Sonny Gray’s Rocky First Inning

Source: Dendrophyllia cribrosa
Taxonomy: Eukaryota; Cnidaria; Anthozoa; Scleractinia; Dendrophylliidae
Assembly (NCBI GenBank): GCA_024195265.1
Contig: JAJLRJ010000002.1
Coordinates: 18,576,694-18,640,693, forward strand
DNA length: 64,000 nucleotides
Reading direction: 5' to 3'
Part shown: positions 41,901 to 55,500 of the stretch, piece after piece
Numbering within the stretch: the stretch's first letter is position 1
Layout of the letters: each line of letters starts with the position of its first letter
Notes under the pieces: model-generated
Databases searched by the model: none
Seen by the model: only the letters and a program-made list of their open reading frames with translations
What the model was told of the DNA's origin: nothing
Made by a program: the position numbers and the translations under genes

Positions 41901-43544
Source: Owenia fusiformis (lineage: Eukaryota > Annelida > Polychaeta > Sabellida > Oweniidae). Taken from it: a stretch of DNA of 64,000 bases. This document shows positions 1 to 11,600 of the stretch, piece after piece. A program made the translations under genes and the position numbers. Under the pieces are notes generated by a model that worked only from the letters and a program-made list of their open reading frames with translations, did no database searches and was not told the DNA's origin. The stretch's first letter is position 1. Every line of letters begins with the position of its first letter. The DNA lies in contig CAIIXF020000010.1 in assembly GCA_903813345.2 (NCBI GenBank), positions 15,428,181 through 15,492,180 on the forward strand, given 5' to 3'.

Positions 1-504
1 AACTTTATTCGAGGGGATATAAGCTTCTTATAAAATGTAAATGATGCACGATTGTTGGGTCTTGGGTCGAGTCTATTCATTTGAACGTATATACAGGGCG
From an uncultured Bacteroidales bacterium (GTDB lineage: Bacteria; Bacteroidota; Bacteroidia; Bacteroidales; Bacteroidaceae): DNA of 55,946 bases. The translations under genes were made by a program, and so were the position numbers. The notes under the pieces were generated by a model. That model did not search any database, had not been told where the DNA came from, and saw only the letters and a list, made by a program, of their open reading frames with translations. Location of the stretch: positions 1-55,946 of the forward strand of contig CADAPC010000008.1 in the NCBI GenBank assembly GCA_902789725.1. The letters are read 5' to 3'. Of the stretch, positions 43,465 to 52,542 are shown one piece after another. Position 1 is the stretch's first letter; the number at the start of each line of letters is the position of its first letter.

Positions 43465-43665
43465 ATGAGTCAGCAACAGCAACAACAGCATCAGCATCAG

I walked from the theatre over to the bus stop for the 1 bus, which I took to go out towards the Coliseum.  I talked with one rider who asked me about the Rickey Henderson jersey giveaway coming up on July 15.  I sat down under the shade of a tree and listened to the news.  I heard that Daniel Day-Lewis was retiring from the movies.  I thought back to his appearance in “Sunday Bloody Sunday.”  The gates opened early so that we could see batting practice.  A bonus for us on this day was that the prospect Austin Beck was out there taking swings, and he looked quite good.  After batting practice ended, I headed to the food trucks and bought a teriyaki chicken plate, which was actually in a container, and a cookies and cream ice.  A breeze was making the hot temperature tolerable, and the night would actually get cool before it was over.  I watched a woman near me singing along to “Proud Mary.”  Before the A’s took the field, we heard Steve Miller’s “Rock ‘N Me.”  Sonny Gray had what Ken Korach on the radio called a rocky first inning against the Astros.  He went to a 3-1 to the game’s first batter before giving up a home run.  A walk and a single put him into more trouble before he got a double play ground ball.  He went to a 2-2 count to the next hitter, but then gave up a double for another run.  Gray then allowed a discouraging walk on four pitches, went to 0-2 on the next batter, and then gave up a double for a third run.  The eighth hatter in the inning came up, and Gray surrendered a single for two more runs.  After a stolen base, an error by Ryon Healy prolonged the torture of the inning.  The tenth batter of the inning was finally the last, with a ground ball going to Healy.  Sonny Gray had thrown 38 pitches in the inning, and his ERA had increased from 4.44 to 5.20.  The A’s managed to answer the Houston runs with what Korach called a mini-statement.  With two outs, Jed Lowrie singled and Khris Davis doubled for one run.  Gray pulled himself together and managed to get through four scoreless innings, although none of them was a clean inning.  He gave up a walk with two outs in the second, hit a batter with a pitch with two outs in the third, allowed a single with one out in the fourth, and allowed a single and a walk in fifth.  He lowered his ERA from 5.20 to 4.84 over that stretch.  We heard “Born to Be Wild” before the A’s came to bat in the third inning.  On the radio, Eric Kubota talked about Austin Beck.  We heard Bob Melvin talk about this nervousness in working out in front of the Baltimore Orioles at the Coliseum years ago.  The A’s got a bit closer to the Astros with a Chad Pinder home run.  The A’s were chipping away, in Korach’s words.  In the fourth inning, Khris Davis singled and Yonder Alonso doubled for a promising start.  Ryon Healy hit the ball well, but the line drive went for an out, although it drove in another run, making the score 5-3.  Stephen Vogt drew a walk on four pitches, but Rajai Davis hit into a 4-6-3 double play.  In the fifth inning, Jaycob Brugman walked with one out and reached second base on a passed ball, but then Chad Pinder and Jed Lowrie both struck out.  John Axford pitched the top of the sixth inning and allowed only a double with one out.  In the bottom of the inning, Khris Davis doubled.  He went to third base on a ground ball out to first.  With a good chance to drive in a run, Healy struck out.  The low, sinking outside pitch is a weakness for him.  Josh Phegley pinch-hit for Vogt and hit the ball to left field for the third out.  Daniel Coulombe pitched the top of the seventh inning, and he had a clean inning, lowering his ERA from 1.93 to 1.85.  Korach praised the job that he was doing this season.  In the bottom of the ending, Rajai Davis doubled.  Adam Rosales annoyingly made an out that didn’t advance the runner.  Brugman singled to bring the A’s to within one run at 5-4.  Pinder and Lowrie made outs.  Liam Hendriks pitched the top of the eighth inning and got off to a bad start by giving up a double and a walk.  A fly ball to center and a strikeout got him close to escaping the inning, but then he allowed a walk to load the bases and gave up a first-pitch single that suddenly made the score 7-4.  Ray Fosse called the hit a dagger.  A line drive to right field was the third out, too late.  In the bottom of the inning, Khris Davis, Yonder Alonso, and Ryon Healy all struck out against the former A’s pitcher Luke Gregerson.  Michael Brady made his debut for the A’s in taking the mound for the top of the ninth inning.  Unfortunately, the first batter he faced hit a home run, making the score 8-4.  Brady’s ERA went from infinity to 27.00 with a call that Rosales caught.  It went down to 13.50 with a foul ball that Alonso caught.  It remained at 13.50 when Brady hit the next batter with a pitch.  It went down to 9.00 when Phegley threw out the runner trying to steal second base.  In the bottom of the ninth inning, Phegley doubled.  Rajai Davis hit the ball hard to the left side for what looked for a moment like a double, but it was a line drive out.  Adam Rosales struck out.  He was 0-for-4 on the night.  Brugman had the count at 3-2 when he struck out, but it was a wild pitch that allowed him to reach first base.  Pinder also got to a 3-2 count, and like Rajai Davis, he hit the ball hard, but it was also a line drive out, and this one ended the game.  The Houston Astros again demonstrated their superiority.  The game started at 7:07 with a game time temperature of 66 degrees, and it ended at 10:35.  The attendance was 15,362.  I was tired and wanted to go home.  I didn’t especially want to hear news about special election results.  According to the Brandon Brooks Rewind radio segment for June 21, the Rolling Stones were banned from New York hotels in 1966.  In 1969, Pete Townsend was detained in Memphis for using the slang term “bomb.”  In 1977, the Martin Scorsese film “New York, New York” was released.  In 1991, “Dying Young,” starring Julia Roberts, was released.  In 2001 Carroll O’Connor died of a heart attack at age 76.